France has called for an "uncompromising" dialogue with Iran about its ballistic missile program and a possible negotiation over the issue separate from Tehran's 2015 nuclear deal with world powers.
"France is concerned about the continued pace of the Iranian missile program, which does not conform with (UN) Security Council Resolution 2231 and which is a source of destabilization and insecurity for the region," Foreign Ministry spokeswoman Agnes Romatet-Espagne told reporters in a daily briefing on Wednesday.
"France wishes to examine all the diplomatic options: a frank and uncompromising political dialogue with Iran; investigations by the UN General Secretariat; if necessary, new European sanctions against Iranian entities or individuals involved in the ballistic program; and finally opening a negotiation on the subject," Reuters quoted her as saying.
Last week, French President Emmanuel Macron called for talks on Tehran’s missiles.
Paris has already suggested that new European sanctions against Iran could be discussed over its missile tests, something EU foreign policy chief Federica Mogherini seemed to dismiss on Tuesday, keen not to raise risks to the hard-won deal that curbed Iran's disputed nuclear activity.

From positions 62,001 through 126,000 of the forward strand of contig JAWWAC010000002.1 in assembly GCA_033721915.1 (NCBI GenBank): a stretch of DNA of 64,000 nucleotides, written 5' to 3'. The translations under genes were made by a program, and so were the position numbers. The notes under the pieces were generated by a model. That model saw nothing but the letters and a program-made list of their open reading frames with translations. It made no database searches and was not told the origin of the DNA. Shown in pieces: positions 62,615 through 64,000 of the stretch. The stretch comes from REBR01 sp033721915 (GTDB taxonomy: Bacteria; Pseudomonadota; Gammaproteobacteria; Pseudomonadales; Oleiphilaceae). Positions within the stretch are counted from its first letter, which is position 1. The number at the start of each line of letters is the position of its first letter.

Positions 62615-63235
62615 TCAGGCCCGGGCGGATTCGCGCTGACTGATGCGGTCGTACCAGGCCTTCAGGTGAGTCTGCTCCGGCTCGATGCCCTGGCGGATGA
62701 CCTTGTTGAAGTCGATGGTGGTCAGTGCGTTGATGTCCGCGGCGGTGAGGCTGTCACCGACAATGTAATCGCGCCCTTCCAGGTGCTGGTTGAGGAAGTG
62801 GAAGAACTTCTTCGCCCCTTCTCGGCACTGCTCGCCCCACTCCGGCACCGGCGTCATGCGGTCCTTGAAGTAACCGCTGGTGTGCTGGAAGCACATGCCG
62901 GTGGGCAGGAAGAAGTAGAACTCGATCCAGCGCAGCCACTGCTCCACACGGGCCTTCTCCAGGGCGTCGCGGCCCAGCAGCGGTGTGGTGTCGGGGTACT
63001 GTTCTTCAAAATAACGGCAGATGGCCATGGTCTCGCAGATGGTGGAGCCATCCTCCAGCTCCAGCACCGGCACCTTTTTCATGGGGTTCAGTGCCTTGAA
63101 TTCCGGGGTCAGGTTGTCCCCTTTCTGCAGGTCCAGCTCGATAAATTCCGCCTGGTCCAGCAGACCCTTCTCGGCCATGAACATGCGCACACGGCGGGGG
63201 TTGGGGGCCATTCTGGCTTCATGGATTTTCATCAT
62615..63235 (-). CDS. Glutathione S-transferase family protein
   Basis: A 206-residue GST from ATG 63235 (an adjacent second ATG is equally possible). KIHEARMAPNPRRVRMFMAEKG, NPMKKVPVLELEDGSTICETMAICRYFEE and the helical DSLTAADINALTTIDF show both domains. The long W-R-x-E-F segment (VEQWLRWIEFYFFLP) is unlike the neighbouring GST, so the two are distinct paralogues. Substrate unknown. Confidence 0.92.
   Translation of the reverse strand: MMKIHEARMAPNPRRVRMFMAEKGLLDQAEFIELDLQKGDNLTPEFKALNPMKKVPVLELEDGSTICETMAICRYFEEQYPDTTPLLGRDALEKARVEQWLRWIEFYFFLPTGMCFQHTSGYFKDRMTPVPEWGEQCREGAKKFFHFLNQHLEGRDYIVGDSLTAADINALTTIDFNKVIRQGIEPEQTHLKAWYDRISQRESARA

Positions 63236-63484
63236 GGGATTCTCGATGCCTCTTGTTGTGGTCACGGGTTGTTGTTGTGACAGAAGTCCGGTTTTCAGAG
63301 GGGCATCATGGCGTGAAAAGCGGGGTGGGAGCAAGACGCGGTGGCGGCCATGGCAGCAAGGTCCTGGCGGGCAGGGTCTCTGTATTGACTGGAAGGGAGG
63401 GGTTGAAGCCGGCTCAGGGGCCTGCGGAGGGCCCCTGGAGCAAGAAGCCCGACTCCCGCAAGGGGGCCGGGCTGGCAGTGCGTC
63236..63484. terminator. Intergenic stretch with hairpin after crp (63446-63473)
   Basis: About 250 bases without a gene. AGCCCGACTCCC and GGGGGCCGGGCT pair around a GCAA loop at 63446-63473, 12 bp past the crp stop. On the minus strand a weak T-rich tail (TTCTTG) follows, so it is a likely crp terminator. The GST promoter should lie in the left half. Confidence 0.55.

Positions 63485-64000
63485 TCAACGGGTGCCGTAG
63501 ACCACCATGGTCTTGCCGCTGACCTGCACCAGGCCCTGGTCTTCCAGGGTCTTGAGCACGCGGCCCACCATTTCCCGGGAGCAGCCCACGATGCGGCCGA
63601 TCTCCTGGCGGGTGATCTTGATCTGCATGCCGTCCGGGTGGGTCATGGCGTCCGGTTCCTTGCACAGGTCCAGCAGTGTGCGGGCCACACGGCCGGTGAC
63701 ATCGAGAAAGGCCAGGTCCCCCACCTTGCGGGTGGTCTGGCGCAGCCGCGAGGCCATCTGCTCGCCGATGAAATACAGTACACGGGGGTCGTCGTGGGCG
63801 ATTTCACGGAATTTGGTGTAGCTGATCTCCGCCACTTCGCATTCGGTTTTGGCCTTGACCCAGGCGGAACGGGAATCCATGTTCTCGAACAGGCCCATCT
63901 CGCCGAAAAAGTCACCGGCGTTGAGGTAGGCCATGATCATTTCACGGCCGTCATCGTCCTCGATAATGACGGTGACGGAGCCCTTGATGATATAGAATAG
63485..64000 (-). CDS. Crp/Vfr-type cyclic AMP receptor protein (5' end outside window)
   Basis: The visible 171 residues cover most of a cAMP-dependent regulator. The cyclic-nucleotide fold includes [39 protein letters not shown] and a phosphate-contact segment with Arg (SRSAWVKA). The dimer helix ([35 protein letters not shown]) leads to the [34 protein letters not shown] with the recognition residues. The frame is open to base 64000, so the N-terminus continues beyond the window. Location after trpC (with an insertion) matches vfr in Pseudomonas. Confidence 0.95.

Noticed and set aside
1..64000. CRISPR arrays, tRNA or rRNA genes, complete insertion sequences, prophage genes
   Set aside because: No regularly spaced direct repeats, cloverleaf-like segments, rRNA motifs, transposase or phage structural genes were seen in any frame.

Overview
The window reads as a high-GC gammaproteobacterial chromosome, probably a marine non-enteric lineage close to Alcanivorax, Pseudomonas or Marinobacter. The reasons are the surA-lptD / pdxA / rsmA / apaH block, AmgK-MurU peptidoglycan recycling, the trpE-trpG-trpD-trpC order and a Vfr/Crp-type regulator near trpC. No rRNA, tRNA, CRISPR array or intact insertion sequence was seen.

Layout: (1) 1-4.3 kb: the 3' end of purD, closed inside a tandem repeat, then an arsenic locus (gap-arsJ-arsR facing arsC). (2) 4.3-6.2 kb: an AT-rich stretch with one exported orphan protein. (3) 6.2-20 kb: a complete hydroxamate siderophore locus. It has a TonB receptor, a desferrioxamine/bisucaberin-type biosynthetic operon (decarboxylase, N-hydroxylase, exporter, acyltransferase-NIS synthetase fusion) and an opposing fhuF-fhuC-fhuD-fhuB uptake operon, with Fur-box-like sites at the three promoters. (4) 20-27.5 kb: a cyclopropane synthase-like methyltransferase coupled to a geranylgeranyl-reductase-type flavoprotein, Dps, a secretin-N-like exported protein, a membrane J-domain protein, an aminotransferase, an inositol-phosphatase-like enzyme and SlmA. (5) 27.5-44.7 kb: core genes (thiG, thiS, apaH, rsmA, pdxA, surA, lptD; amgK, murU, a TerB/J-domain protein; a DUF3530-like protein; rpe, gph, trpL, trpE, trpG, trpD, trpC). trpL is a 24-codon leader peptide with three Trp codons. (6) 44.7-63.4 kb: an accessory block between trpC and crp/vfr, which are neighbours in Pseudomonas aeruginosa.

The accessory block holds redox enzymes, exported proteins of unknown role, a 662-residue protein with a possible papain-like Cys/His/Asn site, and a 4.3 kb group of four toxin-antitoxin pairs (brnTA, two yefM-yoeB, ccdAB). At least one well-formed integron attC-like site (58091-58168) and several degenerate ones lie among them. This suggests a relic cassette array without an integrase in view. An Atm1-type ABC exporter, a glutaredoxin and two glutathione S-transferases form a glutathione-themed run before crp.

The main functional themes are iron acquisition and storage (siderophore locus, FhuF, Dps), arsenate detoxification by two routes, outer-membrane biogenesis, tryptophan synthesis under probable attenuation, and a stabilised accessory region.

Any EU-wide sanctions action requires the unanimity of all 28 member states but there is no consensus on new punitive steps against Iran, a fact made clear by Mogherini on Monday.
"We didn't discuss, not today, not last week (and) I don't foresee any discussion also in the future, further sanctions from the EU side on Iran," she said, alluding to Macron's remarks, after a meeting of EU foreign ministers.
On Sunday, Iran rejected Macron’s call for talks on its missiles, saying they were defensive in nature and had nothing to do with its nuclear energy work.
Resolution 2231, which enshrined the nuclear deal, calls on Iran not to undertake activities related to missiles capable of delivering nuclear bombs, including launches using such technology. It stops short of explicitly barring such activity.